Back in Sonora, Obregón lost no time laying plans for his comeback. In late 1917 he made an extensive and highly successful trip to the United States. As far back as 1915 Colonel House, Wilson's closest advisor, had described Obregón to Wilson as "the man of the hour in Mexico." Wilson received Obregón cordially and he was praised in the press and by business and political leaders. He also scored a financial coup by selling most of the 1918 garbanzo crop to the U.S. Food Administration under Herbert Hoover for use in Europe.
Though he knew that Carranza viewed him with suspicion and hostility, Obregón's strategy was to make himself so popular in the country that Carranza would have no alternative but to designate him as his successor in 1920. To that end, he strengthened ties with labor, liberals and agrarian groups. By June 1919 he felt strong enough to openly announce his candidacy in the coming election.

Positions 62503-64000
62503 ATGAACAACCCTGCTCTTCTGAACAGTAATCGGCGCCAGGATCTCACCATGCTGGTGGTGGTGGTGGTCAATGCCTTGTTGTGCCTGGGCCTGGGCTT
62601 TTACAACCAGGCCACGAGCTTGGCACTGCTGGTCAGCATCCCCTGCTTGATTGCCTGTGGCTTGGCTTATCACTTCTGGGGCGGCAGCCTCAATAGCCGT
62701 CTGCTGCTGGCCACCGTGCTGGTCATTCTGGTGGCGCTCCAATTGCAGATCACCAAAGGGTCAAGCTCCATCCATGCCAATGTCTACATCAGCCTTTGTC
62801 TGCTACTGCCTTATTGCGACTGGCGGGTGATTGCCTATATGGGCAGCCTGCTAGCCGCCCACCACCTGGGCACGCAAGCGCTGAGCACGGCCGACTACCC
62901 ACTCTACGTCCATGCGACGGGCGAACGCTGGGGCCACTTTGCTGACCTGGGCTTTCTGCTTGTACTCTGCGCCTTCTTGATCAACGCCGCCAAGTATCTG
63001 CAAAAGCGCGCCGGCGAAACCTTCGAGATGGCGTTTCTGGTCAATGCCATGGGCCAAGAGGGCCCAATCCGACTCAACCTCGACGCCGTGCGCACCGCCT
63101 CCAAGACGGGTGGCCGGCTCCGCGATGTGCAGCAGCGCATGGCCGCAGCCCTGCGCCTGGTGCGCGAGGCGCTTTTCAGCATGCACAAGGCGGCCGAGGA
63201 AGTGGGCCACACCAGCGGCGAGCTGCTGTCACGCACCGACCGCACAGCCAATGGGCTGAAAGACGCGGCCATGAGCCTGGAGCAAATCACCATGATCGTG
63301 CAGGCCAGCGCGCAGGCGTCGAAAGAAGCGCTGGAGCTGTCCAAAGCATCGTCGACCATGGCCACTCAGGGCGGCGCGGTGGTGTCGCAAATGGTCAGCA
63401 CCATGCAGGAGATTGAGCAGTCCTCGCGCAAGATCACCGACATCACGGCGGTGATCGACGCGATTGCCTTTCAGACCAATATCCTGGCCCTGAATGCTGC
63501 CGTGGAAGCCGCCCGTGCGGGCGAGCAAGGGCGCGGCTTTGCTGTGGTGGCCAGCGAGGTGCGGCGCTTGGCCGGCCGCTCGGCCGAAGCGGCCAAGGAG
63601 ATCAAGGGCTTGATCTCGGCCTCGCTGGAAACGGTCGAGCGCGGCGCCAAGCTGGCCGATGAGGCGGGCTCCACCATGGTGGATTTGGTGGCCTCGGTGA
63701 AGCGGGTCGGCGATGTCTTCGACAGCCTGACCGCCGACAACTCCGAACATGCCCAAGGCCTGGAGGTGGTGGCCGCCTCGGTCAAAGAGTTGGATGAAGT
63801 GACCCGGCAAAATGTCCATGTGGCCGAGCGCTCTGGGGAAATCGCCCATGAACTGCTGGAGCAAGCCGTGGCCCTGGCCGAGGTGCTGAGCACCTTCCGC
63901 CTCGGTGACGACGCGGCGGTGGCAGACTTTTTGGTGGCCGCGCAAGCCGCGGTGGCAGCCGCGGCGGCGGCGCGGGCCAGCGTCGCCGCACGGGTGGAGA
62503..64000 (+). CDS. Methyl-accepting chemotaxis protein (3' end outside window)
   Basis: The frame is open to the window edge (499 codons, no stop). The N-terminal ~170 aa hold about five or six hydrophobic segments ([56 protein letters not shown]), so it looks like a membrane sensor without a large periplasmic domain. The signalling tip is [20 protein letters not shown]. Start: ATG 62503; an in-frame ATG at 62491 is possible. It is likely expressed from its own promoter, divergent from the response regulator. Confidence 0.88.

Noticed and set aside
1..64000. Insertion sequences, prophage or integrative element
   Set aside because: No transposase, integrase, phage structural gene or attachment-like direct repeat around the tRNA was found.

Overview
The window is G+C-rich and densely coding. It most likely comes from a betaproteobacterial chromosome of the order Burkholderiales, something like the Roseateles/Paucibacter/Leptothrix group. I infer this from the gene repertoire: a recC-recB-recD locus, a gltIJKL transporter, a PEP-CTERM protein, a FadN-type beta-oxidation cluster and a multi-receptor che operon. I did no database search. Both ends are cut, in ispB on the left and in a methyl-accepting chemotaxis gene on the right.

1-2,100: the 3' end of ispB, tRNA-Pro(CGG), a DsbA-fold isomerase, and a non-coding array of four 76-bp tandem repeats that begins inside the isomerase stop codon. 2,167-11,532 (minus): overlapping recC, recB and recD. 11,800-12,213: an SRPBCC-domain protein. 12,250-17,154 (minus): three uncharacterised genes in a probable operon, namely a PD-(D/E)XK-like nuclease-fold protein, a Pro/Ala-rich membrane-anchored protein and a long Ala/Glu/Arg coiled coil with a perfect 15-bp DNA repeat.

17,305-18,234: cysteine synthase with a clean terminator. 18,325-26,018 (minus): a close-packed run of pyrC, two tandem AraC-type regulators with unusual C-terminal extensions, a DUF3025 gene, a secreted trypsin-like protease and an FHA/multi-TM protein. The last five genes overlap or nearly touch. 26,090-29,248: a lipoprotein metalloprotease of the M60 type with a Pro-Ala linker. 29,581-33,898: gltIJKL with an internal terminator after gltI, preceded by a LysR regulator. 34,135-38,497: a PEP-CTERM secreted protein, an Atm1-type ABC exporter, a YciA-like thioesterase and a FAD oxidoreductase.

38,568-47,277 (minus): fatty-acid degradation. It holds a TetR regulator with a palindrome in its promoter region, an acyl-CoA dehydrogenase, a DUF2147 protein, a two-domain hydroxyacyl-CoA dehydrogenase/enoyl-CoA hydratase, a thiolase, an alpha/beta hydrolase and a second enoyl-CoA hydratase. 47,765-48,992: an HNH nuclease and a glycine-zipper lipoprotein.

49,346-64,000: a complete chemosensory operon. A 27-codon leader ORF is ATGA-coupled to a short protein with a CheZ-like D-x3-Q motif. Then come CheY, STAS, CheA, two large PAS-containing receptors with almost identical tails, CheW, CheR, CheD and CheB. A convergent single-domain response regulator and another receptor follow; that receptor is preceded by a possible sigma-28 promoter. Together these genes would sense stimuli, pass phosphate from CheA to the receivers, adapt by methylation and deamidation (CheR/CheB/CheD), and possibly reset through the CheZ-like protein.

But Carranza remained as inflexible as ever. Though daily losing supporters, and though presiding over a corrupt and repressive regime, he was determined to ram his own candidate down the throats of the Mexican electorate. His handpicked successor, Ignacio Bonillas, was an MIT graduate who was then serving as Mexican ambassador in Washington. Bonillas had spent so much of his life in the United States that political enemies jeeringly referred to him as "Meester" Bonillas. Some even claimed that Bonillas had difficulty speaking Spanish. When a group of pro-Obregón railroad workers derailed Bonillas' campaign train, carefully planted rumors went out that Bonillas had cancelled a meeting to take a Spanish lesson.